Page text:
Tag Archives: holidays

Warm Walking Months

May 30, 2014

It’s summer already, at least by some definitions. The solstice is a few weeks out yet, but in between Memorial Day and Labor Day, things get lazy, time slows. It’s happening. Hot days and cool nights, the sound of crickets volleying outside the windowscreens, luring us out for a night walk, a morning walk, even a scorching midday walk that reminds the skin what a tan is.

By less apparent measures, we’re now in between the two National Walking Months, as the UK’s version taking place in May wraps up. This will hopefully leave us with several good walking months instead of a quick retreat to the air conditioning as June barges in, melting the ice cubes in our water bottles. The US isn’t due for a National Walking Month until October, a kind of pleasingly improbable time to hold such an event.


To start off the month, the BBC ran an article charmingly titled “The Slow Death of Purposeless Walking.” Seeing as this is hardly news, one might suppose it dies slowly every year around this time, or at least molts. Leaving alone the usual bevy of sad statistics, the writer instead turns to favorite literary greats whose cultural fortunes may have been made on walking. Dickens, Thoreau, Woolf, Wordsworth; name-dropping Nietzsche and Nabokov.

“But you don’t have to be an author to see the value of walking,” he wrote. “A particular kind of walking. Not the distance between porch and corner shop. But a more aimless pursuit.” Regular walking isn’t good enough? Next they’ll be telling us we have to go forest bathe or something. The article itself seemed to lose aim at this point, and seemingly not looking where it was going, veered into a tangent on walking while texting. The writer consulted veteran walking spokespeople Rebecca Solnit and Geoff Nicholson for their advice on paying attention while moving around, leaving the reader with a handful of rules:

Boil down the books on walking and you’re left with some key tips:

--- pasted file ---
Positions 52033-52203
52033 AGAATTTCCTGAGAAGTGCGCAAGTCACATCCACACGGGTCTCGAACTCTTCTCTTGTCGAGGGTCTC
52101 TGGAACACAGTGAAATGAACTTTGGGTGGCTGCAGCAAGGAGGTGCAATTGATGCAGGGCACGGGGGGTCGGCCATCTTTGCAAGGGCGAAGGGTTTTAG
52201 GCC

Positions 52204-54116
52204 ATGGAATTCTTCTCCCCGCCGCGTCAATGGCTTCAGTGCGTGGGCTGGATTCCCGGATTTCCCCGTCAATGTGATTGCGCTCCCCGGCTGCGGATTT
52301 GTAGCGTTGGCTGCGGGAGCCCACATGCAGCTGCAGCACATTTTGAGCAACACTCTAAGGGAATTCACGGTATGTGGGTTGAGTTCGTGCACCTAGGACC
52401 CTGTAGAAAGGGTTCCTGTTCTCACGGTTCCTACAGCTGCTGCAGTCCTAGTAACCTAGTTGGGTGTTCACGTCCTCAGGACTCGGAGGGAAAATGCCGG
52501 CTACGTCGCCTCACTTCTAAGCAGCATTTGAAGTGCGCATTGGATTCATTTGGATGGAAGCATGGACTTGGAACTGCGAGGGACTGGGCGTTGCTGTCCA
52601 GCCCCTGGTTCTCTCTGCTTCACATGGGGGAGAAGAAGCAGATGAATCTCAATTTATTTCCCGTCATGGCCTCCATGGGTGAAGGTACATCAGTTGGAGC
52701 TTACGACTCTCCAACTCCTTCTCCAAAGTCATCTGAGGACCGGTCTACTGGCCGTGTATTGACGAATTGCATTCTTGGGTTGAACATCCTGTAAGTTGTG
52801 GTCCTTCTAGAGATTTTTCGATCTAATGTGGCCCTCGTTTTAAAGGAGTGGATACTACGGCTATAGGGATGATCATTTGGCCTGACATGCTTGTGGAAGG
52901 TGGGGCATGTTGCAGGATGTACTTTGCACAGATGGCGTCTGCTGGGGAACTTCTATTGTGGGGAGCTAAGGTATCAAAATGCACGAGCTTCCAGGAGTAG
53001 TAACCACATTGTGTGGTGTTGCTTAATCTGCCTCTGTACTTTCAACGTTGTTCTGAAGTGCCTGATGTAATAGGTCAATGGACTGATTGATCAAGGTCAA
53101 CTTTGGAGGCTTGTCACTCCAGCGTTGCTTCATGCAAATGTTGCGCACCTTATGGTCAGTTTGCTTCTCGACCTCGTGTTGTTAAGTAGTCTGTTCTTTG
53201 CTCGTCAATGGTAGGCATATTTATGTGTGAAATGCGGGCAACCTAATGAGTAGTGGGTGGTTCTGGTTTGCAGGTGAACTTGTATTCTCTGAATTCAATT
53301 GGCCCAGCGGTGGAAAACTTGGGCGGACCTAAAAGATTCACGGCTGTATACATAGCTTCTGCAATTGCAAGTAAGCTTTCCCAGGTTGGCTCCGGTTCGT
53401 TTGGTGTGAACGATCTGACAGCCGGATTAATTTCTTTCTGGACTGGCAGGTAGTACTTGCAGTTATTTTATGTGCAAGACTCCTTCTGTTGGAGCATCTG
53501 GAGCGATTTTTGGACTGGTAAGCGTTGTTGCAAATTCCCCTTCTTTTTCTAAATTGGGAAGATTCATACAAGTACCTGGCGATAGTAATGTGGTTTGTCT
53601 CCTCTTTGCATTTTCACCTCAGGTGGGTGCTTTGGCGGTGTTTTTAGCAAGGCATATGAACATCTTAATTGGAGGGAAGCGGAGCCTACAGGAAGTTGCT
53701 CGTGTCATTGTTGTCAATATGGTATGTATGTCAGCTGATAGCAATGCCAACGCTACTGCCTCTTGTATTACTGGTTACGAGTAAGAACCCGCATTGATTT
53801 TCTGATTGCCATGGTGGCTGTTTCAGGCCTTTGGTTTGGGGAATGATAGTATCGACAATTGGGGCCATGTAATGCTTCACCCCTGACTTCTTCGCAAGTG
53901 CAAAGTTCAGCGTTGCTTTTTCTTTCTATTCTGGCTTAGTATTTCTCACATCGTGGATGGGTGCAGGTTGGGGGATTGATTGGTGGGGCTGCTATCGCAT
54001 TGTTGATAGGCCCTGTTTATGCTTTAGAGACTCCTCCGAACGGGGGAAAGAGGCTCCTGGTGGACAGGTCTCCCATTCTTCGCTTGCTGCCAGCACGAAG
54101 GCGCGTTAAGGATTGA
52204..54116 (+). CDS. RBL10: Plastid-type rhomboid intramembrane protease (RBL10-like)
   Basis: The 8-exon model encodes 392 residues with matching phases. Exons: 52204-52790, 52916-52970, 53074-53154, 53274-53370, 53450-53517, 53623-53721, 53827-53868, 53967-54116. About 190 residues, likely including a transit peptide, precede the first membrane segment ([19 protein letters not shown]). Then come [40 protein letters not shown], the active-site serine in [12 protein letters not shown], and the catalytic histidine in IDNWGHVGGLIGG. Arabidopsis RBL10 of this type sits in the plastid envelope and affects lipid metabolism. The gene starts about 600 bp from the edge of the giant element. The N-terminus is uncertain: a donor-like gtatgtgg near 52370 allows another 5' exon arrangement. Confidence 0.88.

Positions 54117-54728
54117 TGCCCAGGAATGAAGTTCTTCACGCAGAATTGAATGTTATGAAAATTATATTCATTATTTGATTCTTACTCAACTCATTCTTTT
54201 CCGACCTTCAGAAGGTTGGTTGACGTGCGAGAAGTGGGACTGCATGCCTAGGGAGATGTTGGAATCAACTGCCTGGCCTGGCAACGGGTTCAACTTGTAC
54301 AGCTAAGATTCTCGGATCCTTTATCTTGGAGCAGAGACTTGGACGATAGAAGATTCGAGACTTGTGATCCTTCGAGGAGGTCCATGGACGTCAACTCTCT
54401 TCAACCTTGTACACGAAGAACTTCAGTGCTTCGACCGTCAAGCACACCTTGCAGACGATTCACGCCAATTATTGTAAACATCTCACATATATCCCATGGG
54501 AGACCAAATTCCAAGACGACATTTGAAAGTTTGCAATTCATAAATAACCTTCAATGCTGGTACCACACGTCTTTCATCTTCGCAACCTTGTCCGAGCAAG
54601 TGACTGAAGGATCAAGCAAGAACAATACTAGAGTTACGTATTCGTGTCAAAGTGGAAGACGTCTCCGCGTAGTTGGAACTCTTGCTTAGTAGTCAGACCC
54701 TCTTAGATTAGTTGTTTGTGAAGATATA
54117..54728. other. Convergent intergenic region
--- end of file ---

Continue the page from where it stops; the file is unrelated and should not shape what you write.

Walk further and with no fixed route
Stop texting and mapping
Don’t soundtrack your walks
Go alone
Find walkable places
Walk mindfully

Go alone? Well, sometimes, but depending on where you live in Detroit, don’t test this one out too extensively at home. Advice better suited for the UK’s lovely coastal and cross-country trail systems. As one British walker and blogger snarked, “Don’t laugh. Oh OK, laugh. What is this ‘walk mindfully’ shit? New age Gladwellian self-improvement crap, I’d bet.” He continued, “Best thing about walking is anyone can do it, at any time, in any place, and find things they never expected even where they live. It doesn’t need ‘selling’ in that way. It doesn’t desperately need an ‘angle’.” What if it does? If people were getting around on foot enough, advocacy organizations wouldn’t be hosting walking months, and I wouldn’t be writing this.

How will the US’s committee for walking month brand their special formulation of foot-body coordination this fall? We can hope it might be without excoriating the “daftest temptation” of lunching “al desko” (as opposed to al fresco — but isn’t walking while you eat the antithesis of doing either action mindfully?). Same goes for the FEZ, or “food exclusion zones,” where one must walk outside a certain area before being rewarded with the ability to purchase some lunch. (Incidentally, Living Streets uses “muffins burned” as a metric for walking success, having torched 10,151 of them during Walk to Work Week alone, about 5.5 million calories worth; this is the number of muffins above basal metabolic rate that it takes to power a human 2.27 times around the Equator). The FEZ is a great idea to encourage exploration, but perhaps Americans fare better with less dogmatic advice. Just being told to walk more, however you want to do it, is more than enough for some people.